We told you last week about the TEF (Test d’évaluation du Français), an internationally recognized certificate attesting to French language competence. In one semester, AUCP students make leaps and bounds towards fluency…
But wait! Specialists in intercultural communication like Edward T. Hall insist that words count for only 10% of communication. The other 90% is made up of a multitude of messages — most of which we are not even aware of. Intercultural competence is all about bringing that 90% into awareness and learning to feel (in a sophisticated, holistic way) what words or behavior are appropriate in a given context. That precious life skill is simply called intercultural competence. To evaluate students’ development of intercultural competence over the course of a semester or a year, the AUCP uses contracted independent testing. Enter the IDI – the Intercultural Development Inventory.
Created in 1998 by Mitchell Hammer and Milton Bennett, Ph.D.s, the IDI is widely regarded as the most valid and reliable assessment tool for measuring intercultural competence. To date it has served as the research tool for close to 70 doctoral dissertations.
Not only do AUCP students make record progress in the IDI (ten times more than other students abroad, as documented by the 2005-7 Georgetown Consortium Study), but, as a result of their developing skill, they make lasting friendships abroad, getting past the superficial same-information conversations that most students are limited to. That measurable personal success is linked to discerning and appreciating cultural difference and being willing to adapt to it. It’s about breaking the bubble and stretching your wings in a wider world.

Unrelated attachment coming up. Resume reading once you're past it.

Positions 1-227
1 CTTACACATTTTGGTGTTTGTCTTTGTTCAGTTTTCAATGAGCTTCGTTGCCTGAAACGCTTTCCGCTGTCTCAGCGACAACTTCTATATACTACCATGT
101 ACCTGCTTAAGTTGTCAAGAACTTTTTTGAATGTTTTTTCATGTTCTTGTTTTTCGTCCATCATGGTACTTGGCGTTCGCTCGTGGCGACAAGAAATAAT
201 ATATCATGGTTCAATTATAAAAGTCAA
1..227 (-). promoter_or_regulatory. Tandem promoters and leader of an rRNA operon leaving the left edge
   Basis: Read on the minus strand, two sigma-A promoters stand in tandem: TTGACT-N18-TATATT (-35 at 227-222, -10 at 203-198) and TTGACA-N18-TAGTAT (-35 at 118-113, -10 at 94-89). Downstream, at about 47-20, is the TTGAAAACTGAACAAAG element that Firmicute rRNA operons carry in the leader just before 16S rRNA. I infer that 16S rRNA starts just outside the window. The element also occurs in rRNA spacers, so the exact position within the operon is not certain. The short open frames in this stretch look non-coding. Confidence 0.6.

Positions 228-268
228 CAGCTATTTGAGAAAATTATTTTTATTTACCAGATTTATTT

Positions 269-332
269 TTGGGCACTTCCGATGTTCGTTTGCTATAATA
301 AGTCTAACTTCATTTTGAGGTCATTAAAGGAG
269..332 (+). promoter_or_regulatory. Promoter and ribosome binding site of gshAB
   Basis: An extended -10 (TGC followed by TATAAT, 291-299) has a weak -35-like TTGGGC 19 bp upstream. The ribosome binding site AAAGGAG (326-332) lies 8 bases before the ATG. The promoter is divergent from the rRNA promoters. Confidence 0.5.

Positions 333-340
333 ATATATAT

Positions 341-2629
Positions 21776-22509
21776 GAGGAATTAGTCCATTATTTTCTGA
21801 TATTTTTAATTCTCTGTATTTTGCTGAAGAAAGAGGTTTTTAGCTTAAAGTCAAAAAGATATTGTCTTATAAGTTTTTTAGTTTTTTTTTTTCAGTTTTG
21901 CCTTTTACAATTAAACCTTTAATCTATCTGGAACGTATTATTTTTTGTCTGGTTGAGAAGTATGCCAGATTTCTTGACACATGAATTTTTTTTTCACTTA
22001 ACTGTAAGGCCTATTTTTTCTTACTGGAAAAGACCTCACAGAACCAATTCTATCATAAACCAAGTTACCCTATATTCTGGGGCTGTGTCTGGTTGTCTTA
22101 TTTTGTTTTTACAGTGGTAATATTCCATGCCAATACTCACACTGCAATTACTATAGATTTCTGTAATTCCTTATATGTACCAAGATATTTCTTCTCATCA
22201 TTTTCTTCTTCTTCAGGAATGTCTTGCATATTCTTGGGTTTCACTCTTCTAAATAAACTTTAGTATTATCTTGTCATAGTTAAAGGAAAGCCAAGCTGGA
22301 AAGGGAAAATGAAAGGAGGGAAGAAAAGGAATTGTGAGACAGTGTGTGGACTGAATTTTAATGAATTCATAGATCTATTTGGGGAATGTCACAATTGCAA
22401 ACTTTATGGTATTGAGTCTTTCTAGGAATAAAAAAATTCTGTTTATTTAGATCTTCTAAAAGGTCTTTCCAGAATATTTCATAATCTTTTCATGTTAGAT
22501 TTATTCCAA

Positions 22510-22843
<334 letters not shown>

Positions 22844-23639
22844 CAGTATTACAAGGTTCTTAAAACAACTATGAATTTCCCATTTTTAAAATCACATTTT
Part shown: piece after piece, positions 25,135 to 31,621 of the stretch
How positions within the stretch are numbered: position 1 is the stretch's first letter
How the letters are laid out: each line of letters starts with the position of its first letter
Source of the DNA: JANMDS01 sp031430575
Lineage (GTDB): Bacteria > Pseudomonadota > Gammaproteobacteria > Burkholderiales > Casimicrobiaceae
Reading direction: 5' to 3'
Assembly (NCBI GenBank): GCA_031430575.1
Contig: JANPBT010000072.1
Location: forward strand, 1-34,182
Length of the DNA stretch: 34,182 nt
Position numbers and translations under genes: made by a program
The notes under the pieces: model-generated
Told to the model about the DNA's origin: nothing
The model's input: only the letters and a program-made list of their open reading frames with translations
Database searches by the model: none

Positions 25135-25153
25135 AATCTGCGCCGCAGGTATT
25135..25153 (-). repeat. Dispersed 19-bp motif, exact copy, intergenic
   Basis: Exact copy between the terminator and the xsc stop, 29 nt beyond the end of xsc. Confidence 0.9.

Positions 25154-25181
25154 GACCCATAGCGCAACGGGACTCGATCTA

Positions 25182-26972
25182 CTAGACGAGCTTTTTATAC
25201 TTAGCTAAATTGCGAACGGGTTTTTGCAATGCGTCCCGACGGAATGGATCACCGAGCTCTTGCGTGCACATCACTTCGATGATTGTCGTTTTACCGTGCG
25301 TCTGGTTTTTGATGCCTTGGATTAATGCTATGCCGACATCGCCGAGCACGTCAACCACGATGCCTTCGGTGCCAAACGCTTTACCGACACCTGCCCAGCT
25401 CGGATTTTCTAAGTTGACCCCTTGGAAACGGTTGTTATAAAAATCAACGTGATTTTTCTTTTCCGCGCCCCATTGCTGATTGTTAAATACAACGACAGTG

AUCP students take the IDI at the beginning and end of each semester – in January and again in May.
AUCP Spring 2014 students were the twenty-sixth group to take the IDI evaluation. Most impressively, this semester’s students averaged 16.79 points of progress on the IDI (as opposed to the 1.28 points of progress recorded by 60 other programs tested in the Georgetown Study). Twelve of our twenty-eight students (43%) finished the semester with over 115/145 points, having crossed the threshold from Minimization to Acceptance/Adaptation on the Intercultural Development Scale. This reflects a world view construct which acknowledges and respects cultural difference and allows for the adjustment of personal behavior in order to integrate and accommodate that difference, an unparalleled achievement for American students abroad.
The AUCP’s French Practicum is an invaluable tool that, through immersion, gives our students multiple opportunities for experiential learning and intercultural development.
Check back later on the blog for more information on intercultural learning, development and the philosophy behind the IDI.